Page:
Climate change is causing sea levels to rise faster than previously thought
It's worse than even the most pessimistic estimates.
Sea levels are rising much faster than previously thought. According to a new study, 40% of the world’s population living in coastal regions is at high risk. The findings reaffirm the importance of tackling greenhouse gas emissions to avoid catastrophic climate damage such as floods or tidal surges.
The Intergovernmental Panel on Climate Change (IPCC), the world’s leading group of climate experts, said in its most recent assessment that the sea level was unlikely to rise beyond 1.1 meters by 2100. But they were too optimistic. According to a group of researchers at the University of Copenhagen’s Niels Bohr Institute, things are way worse.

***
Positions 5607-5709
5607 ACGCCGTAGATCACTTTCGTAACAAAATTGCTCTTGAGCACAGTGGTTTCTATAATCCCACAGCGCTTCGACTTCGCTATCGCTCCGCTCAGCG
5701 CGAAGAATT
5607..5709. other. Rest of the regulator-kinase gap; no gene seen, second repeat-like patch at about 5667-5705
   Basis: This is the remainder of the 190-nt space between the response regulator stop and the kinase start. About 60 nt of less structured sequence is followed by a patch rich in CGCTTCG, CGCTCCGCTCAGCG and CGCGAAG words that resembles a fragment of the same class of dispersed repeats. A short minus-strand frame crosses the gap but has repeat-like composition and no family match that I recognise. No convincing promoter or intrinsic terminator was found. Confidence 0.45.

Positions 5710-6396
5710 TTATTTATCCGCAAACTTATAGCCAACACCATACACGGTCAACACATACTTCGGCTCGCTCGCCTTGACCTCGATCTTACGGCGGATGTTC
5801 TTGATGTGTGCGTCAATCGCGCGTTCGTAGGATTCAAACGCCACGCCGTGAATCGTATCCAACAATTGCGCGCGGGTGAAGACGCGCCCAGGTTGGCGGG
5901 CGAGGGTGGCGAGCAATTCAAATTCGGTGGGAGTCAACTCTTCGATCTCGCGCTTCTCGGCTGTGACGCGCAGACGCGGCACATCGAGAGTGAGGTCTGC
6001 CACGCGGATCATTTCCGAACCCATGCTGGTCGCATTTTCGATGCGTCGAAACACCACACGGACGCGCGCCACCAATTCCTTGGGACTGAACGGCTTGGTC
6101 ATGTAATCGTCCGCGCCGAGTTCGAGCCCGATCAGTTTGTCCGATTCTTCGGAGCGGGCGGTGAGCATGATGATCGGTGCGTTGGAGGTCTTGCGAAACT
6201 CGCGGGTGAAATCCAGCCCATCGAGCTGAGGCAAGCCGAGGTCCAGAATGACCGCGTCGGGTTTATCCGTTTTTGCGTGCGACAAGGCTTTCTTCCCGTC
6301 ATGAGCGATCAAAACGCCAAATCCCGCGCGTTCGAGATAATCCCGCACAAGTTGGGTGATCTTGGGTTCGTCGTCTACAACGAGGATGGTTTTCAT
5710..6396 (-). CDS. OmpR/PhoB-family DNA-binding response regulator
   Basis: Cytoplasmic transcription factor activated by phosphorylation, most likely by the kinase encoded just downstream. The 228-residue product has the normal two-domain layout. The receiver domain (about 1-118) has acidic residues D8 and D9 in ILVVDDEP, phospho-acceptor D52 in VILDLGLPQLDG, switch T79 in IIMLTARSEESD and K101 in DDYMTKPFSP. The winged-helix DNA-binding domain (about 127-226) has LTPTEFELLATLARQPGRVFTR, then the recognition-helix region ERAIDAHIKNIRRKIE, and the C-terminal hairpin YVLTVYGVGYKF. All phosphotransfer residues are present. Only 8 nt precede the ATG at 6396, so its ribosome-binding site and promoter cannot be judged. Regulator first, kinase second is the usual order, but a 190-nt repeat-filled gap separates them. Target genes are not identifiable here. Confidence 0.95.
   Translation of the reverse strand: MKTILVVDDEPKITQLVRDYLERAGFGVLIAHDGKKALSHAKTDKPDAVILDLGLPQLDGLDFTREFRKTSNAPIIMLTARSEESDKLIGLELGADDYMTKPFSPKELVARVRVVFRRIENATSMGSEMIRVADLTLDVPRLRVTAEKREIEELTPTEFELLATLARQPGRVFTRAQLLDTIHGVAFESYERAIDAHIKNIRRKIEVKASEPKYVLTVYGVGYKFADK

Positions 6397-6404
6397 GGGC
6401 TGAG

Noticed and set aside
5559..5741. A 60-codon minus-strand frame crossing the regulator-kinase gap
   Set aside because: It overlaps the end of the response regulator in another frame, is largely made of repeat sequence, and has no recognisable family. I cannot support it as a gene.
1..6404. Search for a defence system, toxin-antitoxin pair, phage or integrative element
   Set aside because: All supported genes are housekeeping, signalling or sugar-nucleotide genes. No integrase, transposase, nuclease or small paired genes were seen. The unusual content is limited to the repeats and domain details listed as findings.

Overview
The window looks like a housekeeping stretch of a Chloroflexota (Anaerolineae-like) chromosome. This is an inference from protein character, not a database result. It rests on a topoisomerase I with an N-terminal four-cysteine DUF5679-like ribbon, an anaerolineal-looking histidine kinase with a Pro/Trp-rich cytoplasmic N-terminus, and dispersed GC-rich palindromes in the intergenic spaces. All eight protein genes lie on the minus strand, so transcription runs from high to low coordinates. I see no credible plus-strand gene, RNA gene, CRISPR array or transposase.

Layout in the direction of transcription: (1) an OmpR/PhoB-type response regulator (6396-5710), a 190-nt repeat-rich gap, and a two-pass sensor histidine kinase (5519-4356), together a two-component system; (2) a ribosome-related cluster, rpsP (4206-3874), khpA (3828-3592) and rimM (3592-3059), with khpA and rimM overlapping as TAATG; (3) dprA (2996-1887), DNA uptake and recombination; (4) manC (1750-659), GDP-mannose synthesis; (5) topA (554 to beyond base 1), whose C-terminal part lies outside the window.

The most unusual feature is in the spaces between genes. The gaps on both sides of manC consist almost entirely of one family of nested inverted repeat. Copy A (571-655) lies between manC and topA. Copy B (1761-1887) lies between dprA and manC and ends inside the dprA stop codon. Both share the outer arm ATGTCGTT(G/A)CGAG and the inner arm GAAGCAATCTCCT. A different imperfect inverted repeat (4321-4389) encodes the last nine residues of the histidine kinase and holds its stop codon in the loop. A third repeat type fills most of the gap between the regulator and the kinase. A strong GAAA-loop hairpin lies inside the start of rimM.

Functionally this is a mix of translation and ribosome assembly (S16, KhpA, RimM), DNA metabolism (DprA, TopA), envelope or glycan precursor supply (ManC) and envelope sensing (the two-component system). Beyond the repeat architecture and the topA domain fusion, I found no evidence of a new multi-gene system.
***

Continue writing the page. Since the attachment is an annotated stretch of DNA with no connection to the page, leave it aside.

Using historical data on the sea-level rise to validate models relied on by the IPCC to make its assessment, they found that sea levels could rise as much as 1.35 meters by 2100 –– 25 centimeters more than the IPCC’s most dire prediction. It might not seem like a lot, but for cities living right near the sea and small island states, it could actually spell disaster, displacing millions of people from their coastal cities and villages.
“It’s not great news that we believe the former predictions are too low,” Aslak Grinsted, a co-author of the study, told The Guardian. “The models used to base predictions of sea-level rise on presently are not sensitive enough. They don’t hit the mark when we compare them to the rate of sea-level rise we see when comparing future scenarios with observations going back in time.”
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